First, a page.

Cellular Respiration Module

For one glucose molecule that has moved through glycolysis, the preparatory step and the Krebs cycle, answer the following questions: 1. How many ATP have been generated so far? ______________ 4. How many CO2 molecules have been produced? Electrons from glycolysis, the prep-step and the Krebs cycle are carried in NADH and FADH2 to the ETS. Electron Transport System (ETS) or Chain (ETC) The ETS is a series of electron carriers on the cristae of inner membrane of mitochondria The NADH and FADH2 bind to proteins in the ETS and the electrons that they are carrying are transferred to the ETS. The protons are released as H+. Proton pumps (using the energy from the electrons) move the H+ from the matrix to intermembrane space, creating a high concentration of H+ in the intermembrane space Electrons lose their energy as they move down the ETS (driving the H+ pumps). At the end of the ETS, two low-energy electrons along with two H+ bind to oxygen (1/2 of an O2 molecule), the final electron acceptor, forming H2O. There is a higher concentration of H+ in intermembrane space of mitochondria than in the matrix. H+ flows down its concentration gradient toward the matrix providing energy. H+ moves through the ATP synthase enzyme. As H+ moves down its gradient from the intermembrane space to the matrix, ATP synthase (in cristae) adds phosphate to ADP producing ATP (ADP + P --> ATP). Continue reading >>

Biochemistry, Glycolysis

Biochemistry, Glycolysis

2 Department of Orthopaedic Surgery, University of Kentucky School of Medicine Glycolysis is ametabolic pathwayand an anaerobic source of energy that has evolved in nearly all types of organisms. The process entails the oxidation of glucose molecules, the single most important organic fuel in plants, mirobes, and animals. Most cells prefer glucose (there are exceptions, such as acetic acid bacteria which preferethanol). In glycolysis, per molecule of glucose, 2 ATP moleculesare utilized, while 4 ATP, 2 NADH, and2 pyruvates are produced. The pyruvate can be used in the citric acid cycle, or serve as a precursor for other reactions. [1] [2] [3] Glucose is a hexose sugar, which means that it is a monosaccharide with 6 carbon atoms and 6 oxygen atoms. The first carbon consists of an aldehyde group, and the other 5 carbons have 1 hydroxyl group each. In glycolysis, glucose is broken down ultimately into pyruvate and energy, a total of2 ATP, is derived in the process (Glucose + 2 NAD+ + 2 ADP + 2 Pi --> 2 Pyruvate + 2 NADH + 2 H+ + 2 ATP + 2 H2O). The hydroxyl groups allow for phosphorylation. The specific form of glucose used in glycolysis is glucose 6-phosphate. Glucokinase is a subtype of hexokinase found in humans.Glucokinase has a lower affinity for glucose and is found only in the pancreas and liver, whereas hexokinase is found in all cells. Glycolysis occurs in the cytosol of the cell. It is metabolic pathway which creates ATP without the use of oxygen but can occur in the presence of oxygenas well. In cells which use aerobic respiration as the primary source of energy, the pyruvate formed from the pathway can be used in the citric acid cycle and go through oxidative phosphorylation to be oxidized into carbon dioxide and water. Even if cells primarily use oxidative ph Continue reading >>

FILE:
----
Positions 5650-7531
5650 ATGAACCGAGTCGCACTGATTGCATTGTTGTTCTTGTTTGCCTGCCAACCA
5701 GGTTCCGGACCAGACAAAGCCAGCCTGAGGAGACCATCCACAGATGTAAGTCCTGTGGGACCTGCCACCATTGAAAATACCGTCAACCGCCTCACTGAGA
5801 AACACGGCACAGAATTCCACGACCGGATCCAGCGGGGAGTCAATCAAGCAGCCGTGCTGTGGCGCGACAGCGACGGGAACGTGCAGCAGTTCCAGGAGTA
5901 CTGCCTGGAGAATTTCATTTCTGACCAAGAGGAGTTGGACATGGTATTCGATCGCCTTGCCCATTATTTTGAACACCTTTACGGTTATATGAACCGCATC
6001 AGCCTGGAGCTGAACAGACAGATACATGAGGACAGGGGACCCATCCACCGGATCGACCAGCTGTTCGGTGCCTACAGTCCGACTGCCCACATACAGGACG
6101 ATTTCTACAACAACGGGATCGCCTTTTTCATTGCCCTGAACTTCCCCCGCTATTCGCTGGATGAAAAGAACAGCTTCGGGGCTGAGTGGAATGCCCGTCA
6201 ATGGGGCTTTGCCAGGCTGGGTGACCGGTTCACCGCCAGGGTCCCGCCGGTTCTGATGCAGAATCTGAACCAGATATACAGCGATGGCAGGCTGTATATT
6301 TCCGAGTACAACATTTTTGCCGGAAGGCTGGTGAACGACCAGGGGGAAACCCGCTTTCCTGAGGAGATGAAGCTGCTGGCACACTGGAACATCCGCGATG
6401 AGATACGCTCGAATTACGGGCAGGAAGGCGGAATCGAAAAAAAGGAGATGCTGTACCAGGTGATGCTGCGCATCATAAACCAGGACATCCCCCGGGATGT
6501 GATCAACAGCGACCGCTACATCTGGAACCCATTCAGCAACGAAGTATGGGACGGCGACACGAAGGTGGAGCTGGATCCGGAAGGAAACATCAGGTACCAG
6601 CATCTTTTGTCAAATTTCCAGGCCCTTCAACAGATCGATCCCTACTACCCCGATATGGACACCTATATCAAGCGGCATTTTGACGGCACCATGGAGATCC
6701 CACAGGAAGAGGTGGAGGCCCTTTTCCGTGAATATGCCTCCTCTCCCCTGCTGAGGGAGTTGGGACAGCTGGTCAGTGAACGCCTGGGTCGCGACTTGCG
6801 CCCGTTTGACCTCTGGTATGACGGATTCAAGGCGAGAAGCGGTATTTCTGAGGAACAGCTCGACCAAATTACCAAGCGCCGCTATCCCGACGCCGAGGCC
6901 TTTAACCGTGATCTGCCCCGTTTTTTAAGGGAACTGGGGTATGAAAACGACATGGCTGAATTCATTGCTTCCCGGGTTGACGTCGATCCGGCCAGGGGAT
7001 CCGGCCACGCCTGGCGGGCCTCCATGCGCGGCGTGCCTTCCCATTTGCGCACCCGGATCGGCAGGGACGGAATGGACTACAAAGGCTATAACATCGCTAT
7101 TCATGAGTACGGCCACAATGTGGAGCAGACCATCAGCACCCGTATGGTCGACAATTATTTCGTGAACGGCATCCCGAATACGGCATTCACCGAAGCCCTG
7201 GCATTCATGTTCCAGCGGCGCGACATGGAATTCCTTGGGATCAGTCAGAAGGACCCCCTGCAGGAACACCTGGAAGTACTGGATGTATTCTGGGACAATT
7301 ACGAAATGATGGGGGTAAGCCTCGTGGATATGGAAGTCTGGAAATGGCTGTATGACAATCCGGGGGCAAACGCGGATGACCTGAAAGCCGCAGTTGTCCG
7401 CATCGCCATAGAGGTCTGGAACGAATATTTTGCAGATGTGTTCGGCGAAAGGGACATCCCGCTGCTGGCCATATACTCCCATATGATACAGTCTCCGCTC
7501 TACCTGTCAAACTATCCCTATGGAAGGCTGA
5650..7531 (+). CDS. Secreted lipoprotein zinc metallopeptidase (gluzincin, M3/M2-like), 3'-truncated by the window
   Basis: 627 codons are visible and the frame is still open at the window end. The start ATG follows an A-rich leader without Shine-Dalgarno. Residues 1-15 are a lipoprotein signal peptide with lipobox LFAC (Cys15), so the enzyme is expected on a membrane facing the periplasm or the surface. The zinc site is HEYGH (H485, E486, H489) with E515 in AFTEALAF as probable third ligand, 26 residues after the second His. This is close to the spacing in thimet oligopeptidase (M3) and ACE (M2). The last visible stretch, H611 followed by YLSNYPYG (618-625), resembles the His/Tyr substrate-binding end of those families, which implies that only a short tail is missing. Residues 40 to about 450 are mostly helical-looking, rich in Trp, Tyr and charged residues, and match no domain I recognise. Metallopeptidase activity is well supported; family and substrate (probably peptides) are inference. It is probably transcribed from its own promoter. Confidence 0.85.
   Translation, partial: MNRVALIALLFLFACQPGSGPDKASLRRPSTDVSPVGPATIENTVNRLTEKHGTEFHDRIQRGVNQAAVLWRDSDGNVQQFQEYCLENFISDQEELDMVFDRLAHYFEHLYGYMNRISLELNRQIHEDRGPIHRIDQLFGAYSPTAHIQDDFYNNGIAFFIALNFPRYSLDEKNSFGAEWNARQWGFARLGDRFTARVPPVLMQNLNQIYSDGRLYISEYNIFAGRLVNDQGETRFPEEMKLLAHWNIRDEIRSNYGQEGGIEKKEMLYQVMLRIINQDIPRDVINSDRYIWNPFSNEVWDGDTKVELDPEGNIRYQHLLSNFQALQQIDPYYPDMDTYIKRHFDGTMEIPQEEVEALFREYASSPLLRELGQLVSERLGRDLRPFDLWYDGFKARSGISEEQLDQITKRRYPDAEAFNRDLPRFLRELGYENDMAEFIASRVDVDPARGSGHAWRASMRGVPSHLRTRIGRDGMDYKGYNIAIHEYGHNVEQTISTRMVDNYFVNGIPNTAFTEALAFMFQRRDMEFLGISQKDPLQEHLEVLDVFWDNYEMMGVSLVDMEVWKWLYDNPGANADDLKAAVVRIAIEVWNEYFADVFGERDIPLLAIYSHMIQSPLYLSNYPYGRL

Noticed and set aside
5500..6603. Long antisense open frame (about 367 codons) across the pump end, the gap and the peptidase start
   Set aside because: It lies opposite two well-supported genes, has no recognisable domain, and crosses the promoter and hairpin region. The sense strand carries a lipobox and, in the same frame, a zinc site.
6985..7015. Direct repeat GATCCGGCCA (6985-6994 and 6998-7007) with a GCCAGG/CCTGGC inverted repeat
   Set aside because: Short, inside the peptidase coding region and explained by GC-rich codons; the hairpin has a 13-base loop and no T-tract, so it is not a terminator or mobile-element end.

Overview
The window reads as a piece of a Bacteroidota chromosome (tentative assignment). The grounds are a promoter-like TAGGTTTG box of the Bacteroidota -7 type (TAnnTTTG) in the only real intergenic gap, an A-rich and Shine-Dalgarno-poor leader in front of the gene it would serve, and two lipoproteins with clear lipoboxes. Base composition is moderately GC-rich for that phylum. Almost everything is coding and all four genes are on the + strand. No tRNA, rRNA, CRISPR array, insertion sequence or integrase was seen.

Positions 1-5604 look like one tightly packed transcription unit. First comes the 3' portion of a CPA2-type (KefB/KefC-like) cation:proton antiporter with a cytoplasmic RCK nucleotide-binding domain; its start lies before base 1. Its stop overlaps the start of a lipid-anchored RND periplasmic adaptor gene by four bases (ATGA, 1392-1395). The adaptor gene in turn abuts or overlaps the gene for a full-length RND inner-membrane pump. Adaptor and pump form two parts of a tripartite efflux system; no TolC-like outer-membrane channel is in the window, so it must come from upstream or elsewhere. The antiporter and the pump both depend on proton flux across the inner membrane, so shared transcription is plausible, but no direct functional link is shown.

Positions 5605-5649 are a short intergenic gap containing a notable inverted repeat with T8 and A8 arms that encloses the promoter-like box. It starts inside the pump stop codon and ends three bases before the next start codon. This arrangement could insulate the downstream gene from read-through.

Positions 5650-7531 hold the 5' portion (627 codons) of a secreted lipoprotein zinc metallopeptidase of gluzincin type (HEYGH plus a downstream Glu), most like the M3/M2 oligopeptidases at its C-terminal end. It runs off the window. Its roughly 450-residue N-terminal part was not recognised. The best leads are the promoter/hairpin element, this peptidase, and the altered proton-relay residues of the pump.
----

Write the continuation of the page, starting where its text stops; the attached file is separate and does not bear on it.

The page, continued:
Glycolysis

Glycolysis

Importance of Glycolysis Glycolysis is the first step in the breakdown of glucose to extract energy for cellular metabolism. Learning Objectives Explain the importance of glycolysis to cells Key Takeaways Key Points Glycolysis is present in nearly all living organisms. Glucose is the source of almost all energy used by cells. Overall, glycolysis produces two pyruvate molecules, a net gain of two ATP molecules, and two NADH molecules. Key Terms glycolysis: the cellular metabolic pathway of the simple sugar glucose to yield pyruvic acid and ATP as an energy source heterotroph: an organism that requires an external supply of energy in the form of food, as it cannot synthesize its own Nearly all of the energy used by living cells comes to them from the energy in the bonds of the sugar glucose. Glucose enters heterotrophic cells in two ways. One method is through secondary active transport in which the transport takes place against the glucose concentration gradient. The other mechanism uses a group of integral proteins called GLUT proteins, also known as glucose transporter proteins. These transporters assist in the facilitated diffusion of glucose. Glycolysis is the first pathway used in the breakdown of glucose to extract energy. It takes place in the cytoplasm of both prokaryotic and eukaryotic cells. It was probably one of the earliest metabolic pathways to evolve since it is used by nearly all of the organisms on earth. The process does not use oxygen and is, therefore, anaerobic. Glycolysis is the first of the main metabolic pathways of cellular respiration to produce energy in the form of ATP. Through two distinct phases, the six-carbon ring of glucose is cleaved into two three-carbon sugars of pyruvate through a series of enzymatic reactions. The first phase of glyc Continue reading >>

Glycolysis Regulation

Glycolysis Regulation